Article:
Sir Ti Liang rises in public opinion

PUBLISHED : Sunday, 06 October, 1996, 12:00am
UPDATED : Sunday, 06 October, 1996, 12:00am

Chief Justice Sir Ti Liang Yang has jumped dramatically into the lead among Hong Kong's people as their choice to become chief executive next year, according to an exclusive opinion poll for the Sunday Morning Post.

The survey by Asian Commercial Research showed support for Sir Ti Liang rising almost tenfold from August.

Questioned last Thursday and Friday, between 21.5 per cent and 45.7 per cent named him as their preferred candidate according to who else was included in the race. In a separate question, where people were asked if they would approve or disapprove of the appointment of five candidates, 73 per cent said they would approve of Sir Ti Liang.

Shipping magnate Tung Chee-hwa received between 14.7 and 24.4 per cent support. Fifty-six per cent said they would approve if he was chosen in the end.

Businessman Peter Woo Kwong-ching, who declared his candidacy last Monday, was the choice of between 7.9 and 9.5 per cent of the representative sample of 406 people, with a 37 per cent approval rating.

As in previous polls, Chief Secretary Anson Chan Fang On-sang was well ahead of all others mentioned. But her support fell to 40 per cent from 60 per cent in August, apparently reflecting the perception that she will not stand.

Martin Lee Chu-ming was named as first choice by 4.8 per cent, down from 10 per cent in August, presumably for the same reason.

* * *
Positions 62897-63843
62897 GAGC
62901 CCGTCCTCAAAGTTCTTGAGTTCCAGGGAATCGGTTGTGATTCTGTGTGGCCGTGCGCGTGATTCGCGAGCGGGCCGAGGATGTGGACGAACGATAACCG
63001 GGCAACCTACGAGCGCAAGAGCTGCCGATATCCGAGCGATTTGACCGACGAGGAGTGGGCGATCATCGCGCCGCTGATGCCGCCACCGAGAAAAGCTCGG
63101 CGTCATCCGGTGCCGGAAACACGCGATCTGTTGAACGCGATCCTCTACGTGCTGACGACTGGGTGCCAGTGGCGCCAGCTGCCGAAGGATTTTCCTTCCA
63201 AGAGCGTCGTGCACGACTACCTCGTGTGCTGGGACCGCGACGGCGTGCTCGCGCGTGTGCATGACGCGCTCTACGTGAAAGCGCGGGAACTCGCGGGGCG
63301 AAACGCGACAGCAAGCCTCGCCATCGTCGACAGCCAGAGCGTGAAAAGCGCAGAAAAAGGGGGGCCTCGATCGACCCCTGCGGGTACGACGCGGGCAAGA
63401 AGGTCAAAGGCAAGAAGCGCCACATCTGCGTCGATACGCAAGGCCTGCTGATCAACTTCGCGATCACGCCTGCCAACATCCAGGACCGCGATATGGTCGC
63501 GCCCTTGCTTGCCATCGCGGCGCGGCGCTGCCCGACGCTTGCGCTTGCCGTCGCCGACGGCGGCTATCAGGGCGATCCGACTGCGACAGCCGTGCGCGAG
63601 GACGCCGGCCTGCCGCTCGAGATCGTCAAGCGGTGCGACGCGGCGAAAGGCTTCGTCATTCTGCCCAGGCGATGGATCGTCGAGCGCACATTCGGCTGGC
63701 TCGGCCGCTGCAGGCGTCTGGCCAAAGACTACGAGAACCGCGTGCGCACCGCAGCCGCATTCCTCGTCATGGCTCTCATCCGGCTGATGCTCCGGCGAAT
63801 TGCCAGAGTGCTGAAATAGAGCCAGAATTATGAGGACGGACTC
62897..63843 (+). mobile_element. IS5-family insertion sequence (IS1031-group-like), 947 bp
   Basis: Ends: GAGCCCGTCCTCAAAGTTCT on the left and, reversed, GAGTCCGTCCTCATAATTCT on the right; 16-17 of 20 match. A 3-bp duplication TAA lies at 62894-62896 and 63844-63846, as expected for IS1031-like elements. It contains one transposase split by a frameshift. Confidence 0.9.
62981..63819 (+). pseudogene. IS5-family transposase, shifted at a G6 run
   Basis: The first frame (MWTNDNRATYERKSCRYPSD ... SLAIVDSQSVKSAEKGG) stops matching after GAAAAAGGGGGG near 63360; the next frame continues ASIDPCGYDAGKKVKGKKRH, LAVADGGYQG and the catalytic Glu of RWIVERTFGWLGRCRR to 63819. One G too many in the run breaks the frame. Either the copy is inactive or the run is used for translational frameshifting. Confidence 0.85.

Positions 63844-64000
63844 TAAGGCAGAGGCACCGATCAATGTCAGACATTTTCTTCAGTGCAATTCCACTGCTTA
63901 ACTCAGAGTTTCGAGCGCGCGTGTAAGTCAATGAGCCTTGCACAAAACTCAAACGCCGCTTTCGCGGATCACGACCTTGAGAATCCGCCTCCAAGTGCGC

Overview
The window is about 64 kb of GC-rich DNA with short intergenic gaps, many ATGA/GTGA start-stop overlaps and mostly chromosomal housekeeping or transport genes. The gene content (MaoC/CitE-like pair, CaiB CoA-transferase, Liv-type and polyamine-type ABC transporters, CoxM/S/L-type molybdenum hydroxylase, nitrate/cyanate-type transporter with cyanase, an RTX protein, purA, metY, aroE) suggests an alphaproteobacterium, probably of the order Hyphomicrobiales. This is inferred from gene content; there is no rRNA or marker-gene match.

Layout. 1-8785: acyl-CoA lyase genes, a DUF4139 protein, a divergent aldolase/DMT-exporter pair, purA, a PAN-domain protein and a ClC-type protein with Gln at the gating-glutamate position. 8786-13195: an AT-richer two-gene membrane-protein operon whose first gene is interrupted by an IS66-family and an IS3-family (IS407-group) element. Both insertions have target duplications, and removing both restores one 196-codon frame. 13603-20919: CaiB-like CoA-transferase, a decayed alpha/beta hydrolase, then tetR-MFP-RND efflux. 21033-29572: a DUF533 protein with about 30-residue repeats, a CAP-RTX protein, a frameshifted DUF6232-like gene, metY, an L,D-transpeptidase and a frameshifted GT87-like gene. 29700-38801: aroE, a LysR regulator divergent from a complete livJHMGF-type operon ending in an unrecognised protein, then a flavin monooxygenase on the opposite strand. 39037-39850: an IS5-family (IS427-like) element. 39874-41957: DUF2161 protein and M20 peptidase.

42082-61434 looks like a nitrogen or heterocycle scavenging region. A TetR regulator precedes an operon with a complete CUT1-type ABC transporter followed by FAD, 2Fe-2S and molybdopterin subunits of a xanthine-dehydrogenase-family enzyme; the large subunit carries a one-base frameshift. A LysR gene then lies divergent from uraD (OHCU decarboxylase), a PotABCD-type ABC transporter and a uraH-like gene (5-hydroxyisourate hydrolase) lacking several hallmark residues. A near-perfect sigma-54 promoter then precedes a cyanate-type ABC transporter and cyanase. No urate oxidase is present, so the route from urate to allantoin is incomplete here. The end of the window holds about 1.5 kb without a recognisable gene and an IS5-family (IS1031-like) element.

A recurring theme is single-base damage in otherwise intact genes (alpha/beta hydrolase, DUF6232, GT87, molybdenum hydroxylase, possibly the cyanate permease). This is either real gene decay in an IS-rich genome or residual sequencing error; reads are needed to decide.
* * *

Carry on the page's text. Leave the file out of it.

When Mrs Chan and Mr Lee were taken out of the poll, Sir Ti Liang's popularity hit 45.7 per cent, with Mr Tung second with 24.4 per cent and 9.5 per cent for Mr Woo.

The poll also found people had made up their minds to a much greater extent than in August. Only 7.5 per cent expressed no opinion compared to 13 per cent in the summer.

Professor Lau Siu-kai, a Preparatory Committee member said the results showed people had started to realise Anson Chan would not be a possible candidate.

'People are becoming more realistic but they still are hesitant about having a businessman ruling Hong Kong. This could explain why Sir Ti Liang is so popular.' Sir Ti Liang revealed last night he had already filled in the application form to renounce his British passport, in a bid to comply with the residency requirement for the chief executive.

The form will be sent to the British authorities in a few days.

Told of the findings, Sir Ti Liang said he was confident he had a better than 50 per cent chance of winning the race. But he said polls varied and 'I could be 80 or 20 per cent tomorrow. I will do my best within the limit of my capacity and try to win.' He said his advantage was his neutrality in business and politics, since he would not have preferences for any political and business group if he was selected.

Since the selection process was conducted by the 400-strong Selection Committee only, he hoped local media would report more on the candidates' background. 'It would not be useful if the candidate was not accepted by the general public.' Sir Ti Liang said he might join in some open debates. 'I am not the right man to engage in heated debate,' he added. 'But I am going to talk to and see people to explain my views. The kind of debate has to suit my character.' In the poll without Mrs Chan or Mr Lee, only 0.8 per cent supported solicitor Lo Tak-shing, with 0.2 per cent for the judge and former ombudsman, Arthur Garcia. Sixty-one per cent said they would disapprove if Mr Lo was selected, and 54.6 per cent said the same for Mr Garcia.

Report, tables, Page 2; Editorial, Page 10; Peter Woo profile, Page 11